TagsCatherine Feliciano-Chon, cooking, F&B, nose-to-tail
Before trendspotters get their nose out of joint, CatchOn is setting the record straight about the latest hoo-haa to hit the food scene in Hong Kong: ‘nose-to-tail’ cooking. Originally coined in 1999 by English chef Fergus Henderson of St John restaurant in London, it describes using everything from offal to neglected cuts of meat in cooking and it’s being touted as the latest trend in Asia. Really? Asians have been nosing and tailing their way for centuries, we just didn’t have a fancy name for it. Filipinos dare you with their dinuguan, a stew steeped in beef blood, all guts and glory. Malaysians have their fish head asam curries. And the Chinese, well, what is it that they don’t cook? Duck kidneys, pig intestines, ox tongue and chicken feet are just some of the local delicacies. In fact, we’re known to eat just about anything…pets included.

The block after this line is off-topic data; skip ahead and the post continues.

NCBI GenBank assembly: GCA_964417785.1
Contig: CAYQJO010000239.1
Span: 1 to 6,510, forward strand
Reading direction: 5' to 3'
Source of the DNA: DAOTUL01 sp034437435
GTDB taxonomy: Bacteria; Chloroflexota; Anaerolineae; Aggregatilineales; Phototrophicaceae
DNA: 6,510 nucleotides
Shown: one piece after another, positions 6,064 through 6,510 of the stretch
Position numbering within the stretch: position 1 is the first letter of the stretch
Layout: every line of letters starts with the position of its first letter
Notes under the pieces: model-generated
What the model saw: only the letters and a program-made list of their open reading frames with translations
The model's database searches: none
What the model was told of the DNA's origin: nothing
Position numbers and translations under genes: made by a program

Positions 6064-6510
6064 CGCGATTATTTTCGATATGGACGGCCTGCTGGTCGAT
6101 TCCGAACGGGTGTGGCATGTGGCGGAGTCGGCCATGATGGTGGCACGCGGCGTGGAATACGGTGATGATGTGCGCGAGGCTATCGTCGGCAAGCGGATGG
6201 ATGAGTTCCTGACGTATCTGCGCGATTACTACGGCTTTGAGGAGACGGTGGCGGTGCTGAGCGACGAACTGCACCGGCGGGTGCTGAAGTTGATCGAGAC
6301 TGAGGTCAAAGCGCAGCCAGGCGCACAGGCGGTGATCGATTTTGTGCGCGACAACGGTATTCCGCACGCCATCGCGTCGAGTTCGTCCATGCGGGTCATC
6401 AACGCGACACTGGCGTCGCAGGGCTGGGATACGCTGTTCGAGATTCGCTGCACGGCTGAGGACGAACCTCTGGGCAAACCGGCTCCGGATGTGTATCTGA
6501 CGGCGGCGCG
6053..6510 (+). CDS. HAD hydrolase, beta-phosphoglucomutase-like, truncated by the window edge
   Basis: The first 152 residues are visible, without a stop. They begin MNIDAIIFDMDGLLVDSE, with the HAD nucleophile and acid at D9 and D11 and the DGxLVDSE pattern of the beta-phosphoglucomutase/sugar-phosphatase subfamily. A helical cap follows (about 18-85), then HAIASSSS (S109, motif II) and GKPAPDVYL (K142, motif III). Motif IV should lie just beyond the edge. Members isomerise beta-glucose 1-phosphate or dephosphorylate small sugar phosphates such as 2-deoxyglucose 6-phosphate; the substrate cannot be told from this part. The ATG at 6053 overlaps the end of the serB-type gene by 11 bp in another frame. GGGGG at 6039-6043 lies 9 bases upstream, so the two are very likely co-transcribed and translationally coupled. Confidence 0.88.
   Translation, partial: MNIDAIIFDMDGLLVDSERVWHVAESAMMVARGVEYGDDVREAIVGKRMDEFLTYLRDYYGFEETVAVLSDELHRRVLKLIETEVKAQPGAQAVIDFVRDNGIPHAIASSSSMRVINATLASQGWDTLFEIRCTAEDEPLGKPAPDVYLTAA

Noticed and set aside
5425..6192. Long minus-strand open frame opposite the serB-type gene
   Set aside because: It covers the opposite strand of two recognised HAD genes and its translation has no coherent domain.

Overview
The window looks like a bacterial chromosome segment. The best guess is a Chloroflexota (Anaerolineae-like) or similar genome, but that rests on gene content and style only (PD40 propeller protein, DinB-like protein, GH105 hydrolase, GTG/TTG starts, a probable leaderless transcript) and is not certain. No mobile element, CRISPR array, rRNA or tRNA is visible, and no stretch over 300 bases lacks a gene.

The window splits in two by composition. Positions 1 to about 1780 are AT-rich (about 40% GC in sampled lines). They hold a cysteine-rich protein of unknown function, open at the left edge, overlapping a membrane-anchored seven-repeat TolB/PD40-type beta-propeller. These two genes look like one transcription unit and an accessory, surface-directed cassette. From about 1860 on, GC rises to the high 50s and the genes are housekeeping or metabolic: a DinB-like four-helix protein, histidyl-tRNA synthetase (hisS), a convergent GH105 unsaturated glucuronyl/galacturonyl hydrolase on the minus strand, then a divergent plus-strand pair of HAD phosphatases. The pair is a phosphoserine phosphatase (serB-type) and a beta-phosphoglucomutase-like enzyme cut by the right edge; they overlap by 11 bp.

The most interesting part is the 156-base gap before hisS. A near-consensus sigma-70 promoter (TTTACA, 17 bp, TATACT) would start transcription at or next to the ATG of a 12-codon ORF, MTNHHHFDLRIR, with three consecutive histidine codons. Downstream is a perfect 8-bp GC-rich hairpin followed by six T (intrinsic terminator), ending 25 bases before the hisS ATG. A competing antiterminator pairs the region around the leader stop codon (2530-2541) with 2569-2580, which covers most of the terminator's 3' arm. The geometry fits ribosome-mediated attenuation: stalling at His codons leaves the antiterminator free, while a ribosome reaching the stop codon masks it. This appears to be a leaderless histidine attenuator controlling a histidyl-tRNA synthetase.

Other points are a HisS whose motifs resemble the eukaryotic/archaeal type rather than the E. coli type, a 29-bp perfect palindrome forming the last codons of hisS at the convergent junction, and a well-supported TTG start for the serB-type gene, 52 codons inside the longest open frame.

Catherine Feliciano Chon
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